8. Charlie Hong Kong
There are countless inexpensive-yet-hearty dinner options at Charlie Hong Kong. The restaurant’s seven vegan Signature Bowls ($5.95) contain noodles or rice and a variety of toppings. Gado Gado features stir-fried organic vegetables including red and green chard and bok choy, plus black bean and spicy organic peanut sauce. This palate-pleasing combination is served over a bed of Jasmine rice. It’s satisfying on its own, but you can also add toppings such as wild Teriyaki Salmon ($4.50) or Organic Sweet Garlic Tofu ($2.60) in a ginger-green onion-chili sauce. Also available: several smaller bowls like Little Dan’s Delight ($4.50) with wheat noodles, vegetables, and peanut sauce. If you want a topping for this one, the flavors of Hoisin Pork ($2.75) blend well with the peanut. Charlie’s also has salads, soups, and Vietnamese Sandwiches. Actually there are only two things you can order that would make your food go above $11, and that would be if you bought one of the large Signature Bowls for $5.95, added the most expensive topping (Teriyaki Salmon or Tiger Prawns, $4.50) AND substituted organic brown rice (75 cents extra) for standard Jasmine rice. Remember this restaurant if you’re looking for a late-night dinner spot; it’s open until 11pm daily. Charlie’s ingredients include locally grown organic produce, hormone- and antibiotic-free meat, and sustainably raised “Rocky” chicken. 1141 Soquel Avenue, Santa Cruz, (831) 426-5664, charliehongkong.com.

7. Crow’s Nest: Breakwater Bar & Grill
The Crow’s Nest Breakwater Bar & Grill, upstairs from the main restaurant, offers a few under-$11 dinner selections -- mostly sandwiches -- but the biggest bargain is “Deal with a View.” This is offered Monday through Thursday nights September through May from 6pm until the kitchen closes (it’s put on hold during tourist season from Memorial Day through Labor Day weekends). Customers choose from three entrees (Tuscan Chicken Sandwich, Fish Tacos, or Aloha Burger) and also get either a trip to the salad bar, a side of fries, or soup – all for $6.95. The salad bar is the best choice; it’s huge and filled with high quality ingredients such as gorgonzola cheese, hearts of palm, and real blue cheese dressing. If you’re in the mood for a light dinner, you can actually fill up on just the salad bar and save the sandwich for lunch the next day. Even if you’re hungry, you may not need more than half of the sandwich plus a salad bar serving, so you can still have a half-sandwich as leftovers. In the end, it costs less than $6.95 for dinner with an ocean view. 2218 E. Cliff Drive, Santa Cruz, (831) 476-4560, crowsnest-santacruz.com.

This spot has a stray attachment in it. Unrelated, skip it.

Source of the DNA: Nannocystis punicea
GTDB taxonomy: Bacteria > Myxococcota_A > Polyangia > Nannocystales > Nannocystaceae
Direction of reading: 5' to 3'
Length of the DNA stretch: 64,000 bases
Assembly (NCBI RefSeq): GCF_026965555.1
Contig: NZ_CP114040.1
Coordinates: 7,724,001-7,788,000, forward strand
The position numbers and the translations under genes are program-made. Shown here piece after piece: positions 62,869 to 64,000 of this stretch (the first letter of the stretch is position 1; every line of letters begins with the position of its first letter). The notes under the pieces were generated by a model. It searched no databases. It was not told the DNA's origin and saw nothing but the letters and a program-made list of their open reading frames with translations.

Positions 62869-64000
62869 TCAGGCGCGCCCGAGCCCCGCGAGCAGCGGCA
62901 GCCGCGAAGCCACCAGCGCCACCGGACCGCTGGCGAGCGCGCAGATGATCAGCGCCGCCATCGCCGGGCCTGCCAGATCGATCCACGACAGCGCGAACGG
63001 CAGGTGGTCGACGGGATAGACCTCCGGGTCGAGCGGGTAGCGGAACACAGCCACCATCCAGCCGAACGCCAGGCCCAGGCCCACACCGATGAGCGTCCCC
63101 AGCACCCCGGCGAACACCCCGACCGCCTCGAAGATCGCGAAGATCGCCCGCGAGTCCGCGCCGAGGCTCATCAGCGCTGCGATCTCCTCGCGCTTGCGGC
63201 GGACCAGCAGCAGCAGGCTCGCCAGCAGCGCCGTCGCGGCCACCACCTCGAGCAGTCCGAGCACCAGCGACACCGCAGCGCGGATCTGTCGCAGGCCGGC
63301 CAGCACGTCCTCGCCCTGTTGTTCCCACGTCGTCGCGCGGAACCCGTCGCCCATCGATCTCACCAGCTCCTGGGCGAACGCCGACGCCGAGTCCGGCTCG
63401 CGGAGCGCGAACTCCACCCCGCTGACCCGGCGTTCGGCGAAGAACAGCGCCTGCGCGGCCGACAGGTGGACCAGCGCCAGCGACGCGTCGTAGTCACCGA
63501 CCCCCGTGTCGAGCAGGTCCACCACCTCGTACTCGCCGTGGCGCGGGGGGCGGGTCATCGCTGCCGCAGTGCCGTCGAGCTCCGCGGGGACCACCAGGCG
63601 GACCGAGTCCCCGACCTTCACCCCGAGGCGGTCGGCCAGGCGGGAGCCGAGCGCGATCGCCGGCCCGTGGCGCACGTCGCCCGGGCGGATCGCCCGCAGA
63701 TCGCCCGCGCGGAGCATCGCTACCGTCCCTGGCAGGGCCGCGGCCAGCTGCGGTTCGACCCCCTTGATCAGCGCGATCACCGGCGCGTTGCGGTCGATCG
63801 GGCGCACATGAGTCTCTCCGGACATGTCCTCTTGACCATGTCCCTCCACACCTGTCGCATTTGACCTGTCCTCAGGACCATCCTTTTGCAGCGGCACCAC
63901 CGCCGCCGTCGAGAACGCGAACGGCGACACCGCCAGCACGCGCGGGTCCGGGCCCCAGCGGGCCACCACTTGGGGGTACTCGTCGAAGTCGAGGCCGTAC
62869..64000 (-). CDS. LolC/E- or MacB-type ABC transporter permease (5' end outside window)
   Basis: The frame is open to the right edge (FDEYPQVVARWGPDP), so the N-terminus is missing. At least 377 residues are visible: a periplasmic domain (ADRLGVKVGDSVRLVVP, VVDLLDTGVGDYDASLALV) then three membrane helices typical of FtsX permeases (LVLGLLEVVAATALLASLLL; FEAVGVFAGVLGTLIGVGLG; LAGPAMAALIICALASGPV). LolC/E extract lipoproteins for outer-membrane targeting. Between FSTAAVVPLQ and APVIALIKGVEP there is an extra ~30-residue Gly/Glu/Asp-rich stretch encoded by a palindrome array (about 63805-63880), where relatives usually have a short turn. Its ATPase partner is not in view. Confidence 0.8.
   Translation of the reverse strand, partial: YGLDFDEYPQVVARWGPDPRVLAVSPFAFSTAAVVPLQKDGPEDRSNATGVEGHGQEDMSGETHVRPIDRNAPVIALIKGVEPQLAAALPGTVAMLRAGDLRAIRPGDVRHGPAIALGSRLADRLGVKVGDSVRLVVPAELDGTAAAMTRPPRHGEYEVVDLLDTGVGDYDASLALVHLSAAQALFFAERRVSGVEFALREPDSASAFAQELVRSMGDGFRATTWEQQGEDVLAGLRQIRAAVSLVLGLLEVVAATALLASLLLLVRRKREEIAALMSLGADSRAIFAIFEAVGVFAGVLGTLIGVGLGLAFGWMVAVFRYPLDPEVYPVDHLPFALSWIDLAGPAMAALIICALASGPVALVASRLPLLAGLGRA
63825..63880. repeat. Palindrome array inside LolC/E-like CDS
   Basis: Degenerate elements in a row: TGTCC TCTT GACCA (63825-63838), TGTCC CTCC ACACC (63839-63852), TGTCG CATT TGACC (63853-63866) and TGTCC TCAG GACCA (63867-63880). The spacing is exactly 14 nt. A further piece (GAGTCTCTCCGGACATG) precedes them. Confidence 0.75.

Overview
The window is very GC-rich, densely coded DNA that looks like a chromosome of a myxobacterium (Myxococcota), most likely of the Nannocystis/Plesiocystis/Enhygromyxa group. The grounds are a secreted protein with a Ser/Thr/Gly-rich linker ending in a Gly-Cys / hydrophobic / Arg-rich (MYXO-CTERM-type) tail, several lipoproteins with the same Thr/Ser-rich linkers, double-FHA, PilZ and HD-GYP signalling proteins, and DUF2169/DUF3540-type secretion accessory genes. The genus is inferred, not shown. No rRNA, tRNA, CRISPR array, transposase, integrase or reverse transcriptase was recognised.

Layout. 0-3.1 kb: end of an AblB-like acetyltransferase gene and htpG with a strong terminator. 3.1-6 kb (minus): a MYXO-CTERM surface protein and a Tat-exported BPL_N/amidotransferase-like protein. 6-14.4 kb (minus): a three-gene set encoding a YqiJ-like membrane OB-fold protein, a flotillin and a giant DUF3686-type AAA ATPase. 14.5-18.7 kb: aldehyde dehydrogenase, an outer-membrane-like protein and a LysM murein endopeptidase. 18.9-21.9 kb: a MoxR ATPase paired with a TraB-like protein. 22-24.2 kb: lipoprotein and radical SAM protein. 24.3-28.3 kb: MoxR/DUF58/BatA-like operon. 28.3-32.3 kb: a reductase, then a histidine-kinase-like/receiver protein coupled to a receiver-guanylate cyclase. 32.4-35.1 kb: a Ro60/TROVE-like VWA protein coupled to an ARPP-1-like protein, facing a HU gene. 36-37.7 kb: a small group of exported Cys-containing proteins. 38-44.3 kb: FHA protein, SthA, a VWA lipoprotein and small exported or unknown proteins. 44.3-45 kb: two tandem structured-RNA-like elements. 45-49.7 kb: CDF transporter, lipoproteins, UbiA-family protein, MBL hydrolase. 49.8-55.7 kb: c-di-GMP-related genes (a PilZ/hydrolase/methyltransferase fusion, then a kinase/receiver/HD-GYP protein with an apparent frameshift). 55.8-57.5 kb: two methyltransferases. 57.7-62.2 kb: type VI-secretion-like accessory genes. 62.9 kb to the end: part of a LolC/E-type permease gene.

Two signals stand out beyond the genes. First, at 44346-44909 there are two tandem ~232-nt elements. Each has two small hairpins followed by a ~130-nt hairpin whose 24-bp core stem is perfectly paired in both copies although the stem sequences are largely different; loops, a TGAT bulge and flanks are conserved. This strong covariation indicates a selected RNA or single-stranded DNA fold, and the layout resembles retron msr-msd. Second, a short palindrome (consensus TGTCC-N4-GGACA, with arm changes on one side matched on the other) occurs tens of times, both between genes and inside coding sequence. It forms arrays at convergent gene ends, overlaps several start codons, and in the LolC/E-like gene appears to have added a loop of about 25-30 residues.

6. Kelly’s French Bakery
The burger at Kelly’s ($9.85) is a decadent and satisfying dinner -- or lunch if you prefer. The burgers are big and always cooked just to your specifications, and they are served on savory onion buns with exquisite French Fries and homemade aioli. The fries are fresh, not frozen, and hand-cut. The buns are made on site daily, like all of Kelly’s wonderful baked goods. The burger includes a yummy, proprietary “secret sauce,” also made in-house. If you ask for a cheeseburger instead of a hamburger, the “default” cheese you’ll receive is a white New York cheddar, sharp and delicious, for 40 cents extra. You can also pay 40 cents for mozzarella, or $1 extra for bleu or goat cheese. The only cheese that will make your burger above $11 is gruyere; it’s a $2 surcharge. Note: for vegetarians, a garden burger and fries is available for $10.85. Another worthy dinner option is fish tacos, served with a small salad, for $9.95. On most evenings, Kelly’s is only suitable for dinner on the early side. It’s open until 7pm daily except for Fridays when it’s open until 8. Co-owner Kelly and Mark Sanchez have been making locals happy since 1981; they opened their current location in 2003 and added a homemade ice cream shop in the same courtyard in June 2010. 402 Ingalls Street (Swift Street Courtyard), Santa Cruz, (831) 423-9059, http://www.kellysfrenchbakery.com.